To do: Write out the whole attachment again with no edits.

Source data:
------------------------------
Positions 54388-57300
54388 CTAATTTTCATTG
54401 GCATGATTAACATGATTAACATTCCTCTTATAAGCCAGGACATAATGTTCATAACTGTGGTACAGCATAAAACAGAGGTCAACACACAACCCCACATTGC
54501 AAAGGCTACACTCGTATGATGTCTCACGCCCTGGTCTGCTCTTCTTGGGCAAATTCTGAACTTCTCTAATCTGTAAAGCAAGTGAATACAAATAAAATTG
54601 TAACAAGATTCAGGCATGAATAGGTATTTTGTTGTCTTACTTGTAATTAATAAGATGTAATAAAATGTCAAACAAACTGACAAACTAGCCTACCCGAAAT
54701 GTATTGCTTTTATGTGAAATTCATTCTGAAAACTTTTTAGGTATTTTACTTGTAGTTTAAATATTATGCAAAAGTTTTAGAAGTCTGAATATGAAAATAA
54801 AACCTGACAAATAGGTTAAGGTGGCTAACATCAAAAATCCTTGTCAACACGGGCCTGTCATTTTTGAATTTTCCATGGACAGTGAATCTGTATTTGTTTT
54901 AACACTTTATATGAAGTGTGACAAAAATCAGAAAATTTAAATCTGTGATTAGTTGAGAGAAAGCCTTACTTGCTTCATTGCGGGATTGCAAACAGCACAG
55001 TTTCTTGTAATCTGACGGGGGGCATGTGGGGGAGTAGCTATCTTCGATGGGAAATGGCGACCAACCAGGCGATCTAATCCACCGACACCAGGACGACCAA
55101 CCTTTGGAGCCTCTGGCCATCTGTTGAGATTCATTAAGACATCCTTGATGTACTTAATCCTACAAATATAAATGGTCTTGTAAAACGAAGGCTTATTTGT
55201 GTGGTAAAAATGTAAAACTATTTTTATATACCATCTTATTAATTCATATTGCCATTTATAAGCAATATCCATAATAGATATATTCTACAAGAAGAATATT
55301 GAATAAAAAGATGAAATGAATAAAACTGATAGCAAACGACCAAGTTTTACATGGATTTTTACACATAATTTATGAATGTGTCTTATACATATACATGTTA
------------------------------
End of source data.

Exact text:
Positions 54388-57300
54388 CTAATTTTCATTG
54401 GCATGATTAACATGATTAACATTCCTCTTATAAGCCAGGACATAATGTTCATAACTGTGGTACAGCATAAAACAGAGGTCAACACACAACCCCACATTGC
54501 AAAGGCTACACTCGTATGATGTCTCACGCCCTGGTCTGCTCTTCTTGGGCAAATTCTGAACTTCTCTAATCTGTAAAGCAAGTGAATACAAATAAAATTG
54601 TAACAAGATTCAGGCATGAATAGGTATTTTGTTGTCTTACTTGTAATTAATAAGATGTAATAAAATGTCAAACAAACTGACAAACTAGCCTACCCGAAAT
54701 GTATTGCTTTTATGTGAAATTCATTCTGAAAACTTTTTAGGTATTTTACTTGTAGTTTAAATATTATGCAAAAGTTTTAGAAGTCTGAATATGAAAATAA
54801 AACCTGACAAATAGGTTAAGGTGGCTAACATCAAAAATCCTTGTCAACACGGGCCTGTCATTTTTGAATTTTCCATGGACAGTGAATCTGTATTTGTTTT
54901 AACACTTTATATGAAGTGTGACAAAAATCAGAAAATTTAAATCTGTGATTAGTTGAGAGAAAGCCTTACTTGCTTCATTGCGGGATTGCAAACAGCACAG
55001 TTTCTTGTAATCTGACGGGGGGCATGTGGGGGAGTAGCTATCTTCGATGGGAAATGGCGACCAACCAGGCGATCTAATCCACCGACACCAGGACGACCAA
55101 CCTTTGGAGCCTCTGGCCATCTGTTGAGATTCATTAAGACATCCTTGATGTACTTAATCCTACAAATATAAATGGTCTTGTAAAACGAAGGCTTATTTGT
55201 GTGGTAAAAATGTAAAACTATTTTTATATACCATCTTATTAATTCATATTGCCATTTATAAGCAATATCCATAATAGATATATTCTACAAGAAGAATATT
55301 GAATAAAAAGATGAAATGAATAAAACTGATAGCAAACGACCAAGTTTTACATGGATTTTTACACATAATTTATGAATGTGTCTTATACATATACATGTTA